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The United States is not, historically, a bus-loving country. Its individualistic consumers love having their own cars, or at least their own ride-sharing account, ready to take them wherever they want to go, whenever they choose. In the U.S. national imagination, long-distance buses represent an unappealing form of transportation for people who have no other choice—those who are desperate, downtrodden, and living on the fringe.

But that hasn’t stopped several luxury bus lines from entering the market, determined to reshape the literal and figurative landscape.

One of them is Napaway, which runs overnight routes between Washington, D.C., and Nashville, Tenn. The buses, which hold 18 passengers, have seats that fold down into fully flat, 6.5-foot-long beds, each of which features foam mattresses, sheets, pillows, and blankets. Each passenger gets two seats—a window and an aisle—all to themselves. An attendant provides drinks and snacks. Passengers receive sleep masks, toothpaste, a toothbrush, ear plugs, and a disposable towelette. There’s working Wi-Fi.

The bathrooms (which might bring up trauma for anyone who has gone on a long-distance bus ride, forced to recall those dirty Porta Potties on wheels) not only have sinks with running water but fancy soap too. Passengers must be at least 8 years old, to ensure a calm and quiet environment. Prices start at $125 each way—not cheap, exactly, but less than most flights, plus eliminating consumers’ needs to deal with the headaches of airline delays, TSA, and crying babies.

Journalists writing for several major publications have waxed rhapsodic about trying out the Napaway bus ride. Writing for The New York Times, one reporter explained that, while drifting off to sleep, he “imagined this was how a baby nestled in a carriage feels.” When he woke around 7:00 a.m., he was “surprised by how refreshed I felt.” At the Washington Post, another Napaway venturer described her “delightful experience,” adding that “I hope more Americans get on board the trend.”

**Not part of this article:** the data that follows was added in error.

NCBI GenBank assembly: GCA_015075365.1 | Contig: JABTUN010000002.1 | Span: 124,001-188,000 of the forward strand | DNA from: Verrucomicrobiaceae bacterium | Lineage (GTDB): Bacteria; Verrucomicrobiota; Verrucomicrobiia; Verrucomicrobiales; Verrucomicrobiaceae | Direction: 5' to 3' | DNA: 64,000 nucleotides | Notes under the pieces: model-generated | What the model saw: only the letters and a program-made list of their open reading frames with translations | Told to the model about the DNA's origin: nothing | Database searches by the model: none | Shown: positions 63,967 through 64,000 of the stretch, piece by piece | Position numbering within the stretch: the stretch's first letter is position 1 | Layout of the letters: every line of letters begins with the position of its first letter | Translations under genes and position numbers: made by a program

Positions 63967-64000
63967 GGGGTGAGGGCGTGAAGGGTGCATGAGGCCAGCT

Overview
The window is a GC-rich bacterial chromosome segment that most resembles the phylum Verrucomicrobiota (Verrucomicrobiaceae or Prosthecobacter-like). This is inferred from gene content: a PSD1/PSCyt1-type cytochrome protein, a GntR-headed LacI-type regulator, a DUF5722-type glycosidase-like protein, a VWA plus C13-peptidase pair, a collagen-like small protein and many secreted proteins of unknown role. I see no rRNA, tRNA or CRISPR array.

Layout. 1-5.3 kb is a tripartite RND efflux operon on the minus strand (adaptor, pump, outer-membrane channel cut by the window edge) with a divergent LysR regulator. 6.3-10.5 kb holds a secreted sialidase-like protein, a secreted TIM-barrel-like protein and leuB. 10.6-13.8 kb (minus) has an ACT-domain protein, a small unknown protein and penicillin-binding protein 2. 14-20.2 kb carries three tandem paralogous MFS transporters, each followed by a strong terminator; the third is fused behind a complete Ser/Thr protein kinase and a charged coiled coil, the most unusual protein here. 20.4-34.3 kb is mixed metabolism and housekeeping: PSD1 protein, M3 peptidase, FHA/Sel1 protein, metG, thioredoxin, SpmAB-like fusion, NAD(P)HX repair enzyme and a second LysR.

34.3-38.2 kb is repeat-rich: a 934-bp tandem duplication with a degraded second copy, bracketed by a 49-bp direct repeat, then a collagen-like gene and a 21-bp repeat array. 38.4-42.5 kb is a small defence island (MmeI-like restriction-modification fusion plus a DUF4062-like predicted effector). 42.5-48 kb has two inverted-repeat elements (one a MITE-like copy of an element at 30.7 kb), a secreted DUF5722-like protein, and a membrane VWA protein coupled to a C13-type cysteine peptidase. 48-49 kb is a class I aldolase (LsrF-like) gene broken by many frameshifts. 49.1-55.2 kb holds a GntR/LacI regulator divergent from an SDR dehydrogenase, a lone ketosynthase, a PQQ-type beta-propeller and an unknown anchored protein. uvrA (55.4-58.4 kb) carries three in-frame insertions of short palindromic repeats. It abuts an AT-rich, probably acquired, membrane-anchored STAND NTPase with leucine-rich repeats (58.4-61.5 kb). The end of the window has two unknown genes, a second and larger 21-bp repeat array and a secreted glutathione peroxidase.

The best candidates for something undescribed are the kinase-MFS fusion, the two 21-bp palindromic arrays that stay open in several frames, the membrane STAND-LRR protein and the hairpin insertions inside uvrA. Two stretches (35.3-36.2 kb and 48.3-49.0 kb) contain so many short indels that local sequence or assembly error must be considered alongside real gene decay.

But just because these journalists chose Napaway as the inspiration for their article, that doesn’t mean it’s the only choice. The company has some competitors. Jet, which goes between New York City and Washington, D.C., bills itself as a “first-class travel experience that combines the luxury and personal space of a private jet with the affordability and convenience of a motorcoach.” Prices on Jet start at $99, for a much shorter ride. Red Coach, which has routes throughout Florida, is a little less luxurious but cheaper. Vonlane operates in Texas, along with initiating a new route between Nashville and Atlanta, and riders can get a Bloody Mary on board.

But of course the big question remains: Will these luxury buses succeed? Can they? Cabin, a luxury bus that ran between San Francisco and Los Angeles between 2017 and 2020, is out of business. It is not the most auspicious comparison, though for obvious reasons, 2020 could have been an unusually hard year to convince lots of people to cram into a tight space together, even one with comfortable seats that turn into beds.

According to Dan Aronov, the founder of Napaway, his company is not yet breaking even. But noting impending plans to expand Napaway’s routes, he also claims that profitability is coming, just down the road or along the bend. Ultimately, if all it takes to turn a profit is for customers to arrive at their destination on time, feeling well-rested and happy, then it seems like the luxury bus liners might be well on their way. At the end of the 11-hour drive, one Napaway passenger announced that she “would go anywhere on this bus.”

Discussion Questions:

  1. Can luxury bus lines succeed in the U.S. travel market? Why or why not?
  2. How would you market a luxury bus to U.S. consumers?
  3. What routes would you advise luxury bus companies to invest in, and why?

Sources: Maria Cramer, “Goodbye Planes, Trains and Automobiles. Hello, Luxury Bus?” The New York Times, October 19, 2022; Natalie B. Compton, “Don’t Like Flying? We Tried a Sleepover Bus from D.C. to Nashville.” Washington Post, October 16, 2022